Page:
281 U.S. 670
PANAMA MAIL S. S. CO.
Argued April 23, 24, 1930.
Decided June 2, 1930.
Mr. Thomas A. Thacher, of San Francisco, Cal., for petitioner.
Mr. H. W. Hutton, of San Francisco, Cal., for respondent.
Mr. Justice VAN DEVANTER delivered the opinion of the Court.
This is a suit in admiralty brought in the District Court of the United States for the Northern District of California against a company owning and operating an American steamship as a common carrier, between ports [281 U.S. 670, 671] Central America and the port of San Francisco, to recover damages for an alleged assault constituting rape committed by an employee of the ship on a young woman while being carried thereon as a passenger. The plaintiff was given a decree, which the Circuit Court of Appeals affirmed, 33 F.(2d) 894; and the case is here on certiorari.
The District Court delivered no opinion and made no findings of fact other than such as may be implied from the decree. The Circuit Court of Appeals described the evidence as conflicting, the plaintiff's case as not free from suspicion, and the defense as weak; and it then affirmed the decree on the stated ground that appellate courts refuse to review decisions of trial courts based on conflicting testimony taken before them, unless the record discloses some plain error of fact or some misapplication of the law.
Thus we have a case in which the evidence is conflicting-pronouncedly so according to the argument in this court-and in which there has been no distinct finding of the facts by the court primarily charged with their determination. No doubt a finding of some kind is to be implied from the decree-a finding that would suffice as against a collateral attack. But the present attack is direct, not collateral. It is made in an appellate proceeding where the review, unlike that on a writ of error at law, extends to the findings of fact as well as to the rulings on questions of law. The decree does not show on what premise of fact or law it was given, but only that it was given on some premise which in the court's opinion entitled the plaintiff to the decree. The court may have regarded the evidence as showing seduction rather than rape, and may have given the decree on the theory that the defendant was equally liable in either case. In the absence of distinct findings, an appellate court cannot know how the questions of fact were resolved. The situation is much like that described in the following extract [281 U.S. 670, 672] from Lawson v. United States Mining Co., 207 U.S. 1, 11 , 28 S. Ct. 15, 18:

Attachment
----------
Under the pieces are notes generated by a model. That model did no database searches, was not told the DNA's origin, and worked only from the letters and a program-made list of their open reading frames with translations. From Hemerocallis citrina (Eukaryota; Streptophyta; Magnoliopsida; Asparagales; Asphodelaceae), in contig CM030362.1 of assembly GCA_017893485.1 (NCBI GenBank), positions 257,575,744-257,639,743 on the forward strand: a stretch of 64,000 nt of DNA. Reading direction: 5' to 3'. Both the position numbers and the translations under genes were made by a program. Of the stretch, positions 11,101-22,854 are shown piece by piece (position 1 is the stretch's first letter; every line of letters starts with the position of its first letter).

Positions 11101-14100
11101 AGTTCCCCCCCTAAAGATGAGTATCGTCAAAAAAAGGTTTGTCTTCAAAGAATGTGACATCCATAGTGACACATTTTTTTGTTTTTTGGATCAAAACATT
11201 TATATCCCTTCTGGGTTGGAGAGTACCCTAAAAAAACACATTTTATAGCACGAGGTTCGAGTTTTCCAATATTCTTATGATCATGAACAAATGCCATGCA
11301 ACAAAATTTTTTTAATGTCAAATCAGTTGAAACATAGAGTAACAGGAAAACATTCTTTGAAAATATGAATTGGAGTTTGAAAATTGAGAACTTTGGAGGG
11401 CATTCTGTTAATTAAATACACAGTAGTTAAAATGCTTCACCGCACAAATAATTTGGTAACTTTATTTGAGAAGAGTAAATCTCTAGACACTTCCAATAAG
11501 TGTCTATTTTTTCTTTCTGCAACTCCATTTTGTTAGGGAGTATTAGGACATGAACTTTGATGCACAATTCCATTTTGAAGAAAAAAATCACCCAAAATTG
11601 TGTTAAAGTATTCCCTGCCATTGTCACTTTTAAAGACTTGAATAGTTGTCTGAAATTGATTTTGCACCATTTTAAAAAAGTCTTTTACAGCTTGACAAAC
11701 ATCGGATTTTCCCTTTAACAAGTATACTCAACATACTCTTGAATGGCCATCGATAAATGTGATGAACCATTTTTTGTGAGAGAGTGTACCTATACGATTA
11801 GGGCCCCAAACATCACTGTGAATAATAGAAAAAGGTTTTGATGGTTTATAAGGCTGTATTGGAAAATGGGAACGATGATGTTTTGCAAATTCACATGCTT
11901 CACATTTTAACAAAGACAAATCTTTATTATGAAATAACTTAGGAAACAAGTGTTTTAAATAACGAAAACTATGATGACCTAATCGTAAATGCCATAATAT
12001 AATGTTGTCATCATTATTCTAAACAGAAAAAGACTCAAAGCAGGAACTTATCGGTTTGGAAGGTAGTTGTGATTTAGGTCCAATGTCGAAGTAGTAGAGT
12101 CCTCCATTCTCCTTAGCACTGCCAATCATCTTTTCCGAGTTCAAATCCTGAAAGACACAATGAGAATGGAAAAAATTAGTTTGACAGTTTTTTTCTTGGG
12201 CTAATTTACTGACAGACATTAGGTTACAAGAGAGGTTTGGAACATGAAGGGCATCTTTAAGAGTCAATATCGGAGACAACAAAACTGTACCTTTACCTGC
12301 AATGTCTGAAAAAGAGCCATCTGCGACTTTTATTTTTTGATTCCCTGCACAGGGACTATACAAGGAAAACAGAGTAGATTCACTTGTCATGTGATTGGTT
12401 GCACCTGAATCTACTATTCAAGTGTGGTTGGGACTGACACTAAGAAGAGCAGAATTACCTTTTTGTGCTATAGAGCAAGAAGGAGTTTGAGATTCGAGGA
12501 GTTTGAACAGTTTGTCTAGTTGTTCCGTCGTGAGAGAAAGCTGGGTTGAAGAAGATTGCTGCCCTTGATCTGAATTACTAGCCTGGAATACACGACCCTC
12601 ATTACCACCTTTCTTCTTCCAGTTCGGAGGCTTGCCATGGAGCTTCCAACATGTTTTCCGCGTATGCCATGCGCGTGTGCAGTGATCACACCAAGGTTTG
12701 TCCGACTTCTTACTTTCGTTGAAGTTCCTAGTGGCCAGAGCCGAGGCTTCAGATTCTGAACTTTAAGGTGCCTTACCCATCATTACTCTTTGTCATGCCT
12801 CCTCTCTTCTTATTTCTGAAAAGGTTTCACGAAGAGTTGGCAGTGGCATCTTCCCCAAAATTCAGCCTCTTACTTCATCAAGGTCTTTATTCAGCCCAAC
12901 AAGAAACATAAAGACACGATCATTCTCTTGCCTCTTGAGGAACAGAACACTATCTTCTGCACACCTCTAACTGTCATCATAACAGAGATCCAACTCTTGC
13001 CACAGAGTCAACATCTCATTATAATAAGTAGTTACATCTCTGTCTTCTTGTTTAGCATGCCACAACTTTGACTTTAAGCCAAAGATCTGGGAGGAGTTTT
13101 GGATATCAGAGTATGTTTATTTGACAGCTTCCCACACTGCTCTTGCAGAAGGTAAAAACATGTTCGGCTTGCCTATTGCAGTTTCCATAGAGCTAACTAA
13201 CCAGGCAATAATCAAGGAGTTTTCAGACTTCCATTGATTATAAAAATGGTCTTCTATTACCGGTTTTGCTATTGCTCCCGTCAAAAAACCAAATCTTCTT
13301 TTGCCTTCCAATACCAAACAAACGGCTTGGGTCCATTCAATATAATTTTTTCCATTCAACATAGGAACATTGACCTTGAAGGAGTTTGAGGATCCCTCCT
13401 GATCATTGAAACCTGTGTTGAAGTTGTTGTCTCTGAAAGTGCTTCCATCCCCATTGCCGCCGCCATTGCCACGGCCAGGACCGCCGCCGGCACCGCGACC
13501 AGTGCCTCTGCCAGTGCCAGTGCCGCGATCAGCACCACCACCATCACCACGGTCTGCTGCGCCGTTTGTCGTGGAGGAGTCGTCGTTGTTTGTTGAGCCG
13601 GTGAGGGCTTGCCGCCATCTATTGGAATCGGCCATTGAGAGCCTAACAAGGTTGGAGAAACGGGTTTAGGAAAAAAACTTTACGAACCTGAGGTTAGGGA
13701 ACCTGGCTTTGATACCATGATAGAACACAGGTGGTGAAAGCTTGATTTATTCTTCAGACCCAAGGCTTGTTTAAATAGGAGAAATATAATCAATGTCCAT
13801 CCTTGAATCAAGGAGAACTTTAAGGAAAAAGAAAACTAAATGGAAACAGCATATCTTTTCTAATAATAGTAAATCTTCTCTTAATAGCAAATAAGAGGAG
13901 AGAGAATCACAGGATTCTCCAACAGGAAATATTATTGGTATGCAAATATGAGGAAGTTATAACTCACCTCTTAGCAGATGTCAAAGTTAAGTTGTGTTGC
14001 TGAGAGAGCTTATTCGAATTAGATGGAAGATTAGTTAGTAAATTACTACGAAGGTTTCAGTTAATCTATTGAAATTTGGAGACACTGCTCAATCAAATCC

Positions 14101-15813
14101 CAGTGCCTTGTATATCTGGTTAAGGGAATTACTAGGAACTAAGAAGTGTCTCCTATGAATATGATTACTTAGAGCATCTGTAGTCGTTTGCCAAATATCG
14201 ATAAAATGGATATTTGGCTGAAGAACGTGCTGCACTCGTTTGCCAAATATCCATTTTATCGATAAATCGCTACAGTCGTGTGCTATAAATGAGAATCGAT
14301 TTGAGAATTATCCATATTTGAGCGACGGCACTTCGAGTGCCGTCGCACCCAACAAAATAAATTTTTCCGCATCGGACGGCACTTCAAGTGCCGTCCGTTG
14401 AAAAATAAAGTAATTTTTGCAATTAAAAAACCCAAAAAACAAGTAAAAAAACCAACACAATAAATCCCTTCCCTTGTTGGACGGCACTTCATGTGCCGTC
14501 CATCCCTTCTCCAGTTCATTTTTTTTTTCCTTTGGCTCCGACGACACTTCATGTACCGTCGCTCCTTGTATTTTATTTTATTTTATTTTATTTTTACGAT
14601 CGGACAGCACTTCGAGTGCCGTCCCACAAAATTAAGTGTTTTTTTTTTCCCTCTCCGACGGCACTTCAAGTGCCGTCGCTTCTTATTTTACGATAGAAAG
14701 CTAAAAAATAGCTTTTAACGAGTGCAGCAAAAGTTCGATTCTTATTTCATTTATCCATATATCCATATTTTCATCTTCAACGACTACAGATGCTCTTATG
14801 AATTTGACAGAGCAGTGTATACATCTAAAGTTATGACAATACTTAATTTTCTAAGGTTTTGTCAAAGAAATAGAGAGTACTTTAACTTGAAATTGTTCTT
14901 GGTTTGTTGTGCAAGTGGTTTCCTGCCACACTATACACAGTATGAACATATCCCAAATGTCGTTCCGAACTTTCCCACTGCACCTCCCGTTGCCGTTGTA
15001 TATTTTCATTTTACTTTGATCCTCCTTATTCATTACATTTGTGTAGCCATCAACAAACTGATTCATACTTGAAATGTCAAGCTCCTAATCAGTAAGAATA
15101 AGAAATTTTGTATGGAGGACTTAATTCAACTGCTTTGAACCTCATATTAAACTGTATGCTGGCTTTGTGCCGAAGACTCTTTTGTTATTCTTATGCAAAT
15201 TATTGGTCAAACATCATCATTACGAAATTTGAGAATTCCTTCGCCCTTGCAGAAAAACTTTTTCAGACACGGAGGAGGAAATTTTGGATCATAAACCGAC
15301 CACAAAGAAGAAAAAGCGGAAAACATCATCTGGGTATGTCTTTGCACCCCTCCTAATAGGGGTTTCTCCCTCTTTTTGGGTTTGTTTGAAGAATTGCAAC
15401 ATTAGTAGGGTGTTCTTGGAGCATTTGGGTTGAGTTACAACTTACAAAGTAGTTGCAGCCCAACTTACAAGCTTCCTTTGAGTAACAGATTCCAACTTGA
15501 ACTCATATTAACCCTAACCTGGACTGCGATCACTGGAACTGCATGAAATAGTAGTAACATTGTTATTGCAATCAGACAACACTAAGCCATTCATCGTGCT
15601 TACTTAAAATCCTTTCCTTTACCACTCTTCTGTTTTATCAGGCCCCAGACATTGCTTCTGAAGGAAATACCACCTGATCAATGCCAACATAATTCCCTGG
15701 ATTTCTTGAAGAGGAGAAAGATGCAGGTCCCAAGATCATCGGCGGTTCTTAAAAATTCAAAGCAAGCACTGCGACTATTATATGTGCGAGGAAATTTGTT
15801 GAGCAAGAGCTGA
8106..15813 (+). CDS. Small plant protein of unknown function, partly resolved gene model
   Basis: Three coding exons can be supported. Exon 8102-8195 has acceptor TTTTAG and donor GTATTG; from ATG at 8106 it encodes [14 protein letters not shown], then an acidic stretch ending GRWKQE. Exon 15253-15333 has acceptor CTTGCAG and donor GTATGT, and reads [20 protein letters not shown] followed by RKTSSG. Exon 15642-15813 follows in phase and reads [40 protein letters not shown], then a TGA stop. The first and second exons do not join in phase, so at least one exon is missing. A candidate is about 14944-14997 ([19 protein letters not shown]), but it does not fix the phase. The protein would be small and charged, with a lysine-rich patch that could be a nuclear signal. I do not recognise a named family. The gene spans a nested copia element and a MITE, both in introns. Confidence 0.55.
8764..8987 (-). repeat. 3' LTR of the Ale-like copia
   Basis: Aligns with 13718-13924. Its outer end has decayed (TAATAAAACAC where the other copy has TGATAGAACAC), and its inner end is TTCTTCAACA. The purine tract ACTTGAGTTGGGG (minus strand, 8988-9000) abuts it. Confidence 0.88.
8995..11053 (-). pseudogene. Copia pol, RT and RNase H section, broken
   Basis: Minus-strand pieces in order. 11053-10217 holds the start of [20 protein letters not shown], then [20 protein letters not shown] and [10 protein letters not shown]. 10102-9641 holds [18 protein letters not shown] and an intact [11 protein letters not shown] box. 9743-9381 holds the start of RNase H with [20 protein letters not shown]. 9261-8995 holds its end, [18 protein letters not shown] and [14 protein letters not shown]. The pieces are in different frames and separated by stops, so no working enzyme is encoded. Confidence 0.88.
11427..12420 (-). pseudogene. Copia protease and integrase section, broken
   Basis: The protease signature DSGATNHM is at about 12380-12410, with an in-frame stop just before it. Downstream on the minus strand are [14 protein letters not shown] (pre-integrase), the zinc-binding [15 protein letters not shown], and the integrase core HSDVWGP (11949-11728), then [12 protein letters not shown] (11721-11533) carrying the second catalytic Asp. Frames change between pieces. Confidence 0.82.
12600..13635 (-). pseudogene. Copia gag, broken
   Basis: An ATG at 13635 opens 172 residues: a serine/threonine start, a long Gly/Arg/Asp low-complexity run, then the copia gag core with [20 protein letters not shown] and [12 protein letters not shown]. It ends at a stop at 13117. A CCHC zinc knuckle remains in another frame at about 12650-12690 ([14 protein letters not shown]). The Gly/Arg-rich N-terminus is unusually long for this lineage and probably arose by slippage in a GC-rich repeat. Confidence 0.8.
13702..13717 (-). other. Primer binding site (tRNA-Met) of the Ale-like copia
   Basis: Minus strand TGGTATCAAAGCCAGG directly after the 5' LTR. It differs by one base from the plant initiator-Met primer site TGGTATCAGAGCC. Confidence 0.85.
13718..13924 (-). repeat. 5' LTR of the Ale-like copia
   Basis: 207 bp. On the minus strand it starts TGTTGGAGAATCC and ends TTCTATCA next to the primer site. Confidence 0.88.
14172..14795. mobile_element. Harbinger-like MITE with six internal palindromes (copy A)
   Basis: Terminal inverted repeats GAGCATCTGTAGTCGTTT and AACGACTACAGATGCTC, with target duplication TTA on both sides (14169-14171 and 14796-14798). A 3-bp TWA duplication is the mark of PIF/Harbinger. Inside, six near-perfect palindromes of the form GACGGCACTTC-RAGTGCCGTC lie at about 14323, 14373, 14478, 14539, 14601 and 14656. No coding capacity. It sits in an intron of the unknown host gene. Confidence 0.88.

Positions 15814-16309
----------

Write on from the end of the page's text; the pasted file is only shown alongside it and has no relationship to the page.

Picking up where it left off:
And see The City of New York (C. C. A.) 54 F. 181.
Formerly it was the general practice in suits in admiralty to make distinct findings on the issues of fact; and, while that practice placed an added duty on trial judges, it was attended with undoubted advantages, in that it made for greater precision in the disposal of such suits in the trial courts and facilitated the presentation and consideration of appeals from decrees therein.
In the present case we think the situation requires that the decrees in both courts below be vacated and the case remanded to the District Court, with a direction to make specific findings of fact and to take such further proceedings as may be in conformity with law.
If the judge who presided at the trial and rendered the decree is prepared to make such findings without a further trial, that course may be taken; otherwise the case should be retried.
Decrees vacated, and cause remanded for further proceeding in conformity with this opinion.